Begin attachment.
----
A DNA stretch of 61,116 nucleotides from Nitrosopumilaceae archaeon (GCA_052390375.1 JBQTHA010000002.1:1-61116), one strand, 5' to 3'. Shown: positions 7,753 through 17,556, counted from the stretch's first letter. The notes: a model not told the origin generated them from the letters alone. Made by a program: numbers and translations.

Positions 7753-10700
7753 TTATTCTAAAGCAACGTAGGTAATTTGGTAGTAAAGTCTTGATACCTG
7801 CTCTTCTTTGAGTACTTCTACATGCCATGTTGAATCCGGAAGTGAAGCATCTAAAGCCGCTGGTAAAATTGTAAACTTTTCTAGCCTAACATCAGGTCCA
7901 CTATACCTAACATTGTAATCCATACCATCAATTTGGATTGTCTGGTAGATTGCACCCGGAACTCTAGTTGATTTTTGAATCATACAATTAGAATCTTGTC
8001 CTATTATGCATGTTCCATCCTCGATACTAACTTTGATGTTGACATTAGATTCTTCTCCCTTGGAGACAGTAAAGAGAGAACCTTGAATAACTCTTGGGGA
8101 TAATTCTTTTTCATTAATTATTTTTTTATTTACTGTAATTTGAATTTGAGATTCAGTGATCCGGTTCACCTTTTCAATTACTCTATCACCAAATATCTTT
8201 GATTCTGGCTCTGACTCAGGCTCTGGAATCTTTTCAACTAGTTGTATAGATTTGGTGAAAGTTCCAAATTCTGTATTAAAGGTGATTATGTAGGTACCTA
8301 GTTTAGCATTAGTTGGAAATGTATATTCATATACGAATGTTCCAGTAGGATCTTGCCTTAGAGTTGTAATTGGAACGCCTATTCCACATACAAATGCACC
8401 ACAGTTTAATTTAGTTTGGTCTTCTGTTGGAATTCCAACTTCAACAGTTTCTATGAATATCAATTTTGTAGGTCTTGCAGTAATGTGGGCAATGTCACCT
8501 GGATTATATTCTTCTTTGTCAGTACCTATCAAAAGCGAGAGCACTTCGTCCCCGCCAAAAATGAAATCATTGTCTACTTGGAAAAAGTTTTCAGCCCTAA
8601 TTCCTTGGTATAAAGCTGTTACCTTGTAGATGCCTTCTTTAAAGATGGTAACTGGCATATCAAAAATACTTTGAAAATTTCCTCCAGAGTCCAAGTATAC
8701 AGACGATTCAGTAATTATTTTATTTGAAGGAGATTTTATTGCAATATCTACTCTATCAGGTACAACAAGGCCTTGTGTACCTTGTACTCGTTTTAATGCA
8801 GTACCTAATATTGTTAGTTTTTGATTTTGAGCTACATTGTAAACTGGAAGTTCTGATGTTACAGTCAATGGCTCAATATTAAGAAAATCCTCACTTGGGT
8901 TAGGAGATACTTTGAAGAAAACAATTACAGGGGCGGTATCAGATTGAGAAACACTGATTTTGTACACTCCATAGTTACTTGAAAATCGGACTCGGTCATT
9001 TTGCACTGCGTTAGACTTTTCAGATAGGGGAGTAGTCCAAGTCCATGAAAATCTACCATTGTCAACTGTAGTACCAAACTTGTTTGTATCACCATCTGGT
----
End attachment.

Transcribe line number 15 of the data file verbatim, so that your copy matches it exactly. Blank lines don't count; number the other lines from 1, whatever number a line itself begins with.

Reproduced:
8901 TAGGAGATACTTTGAAGAAAACAATTACAGGGGCGGTATCAGATTGAGAAACACTGATTTTGTACACTCCATAGTTACTTGAAAATCGGACTCGGTCATT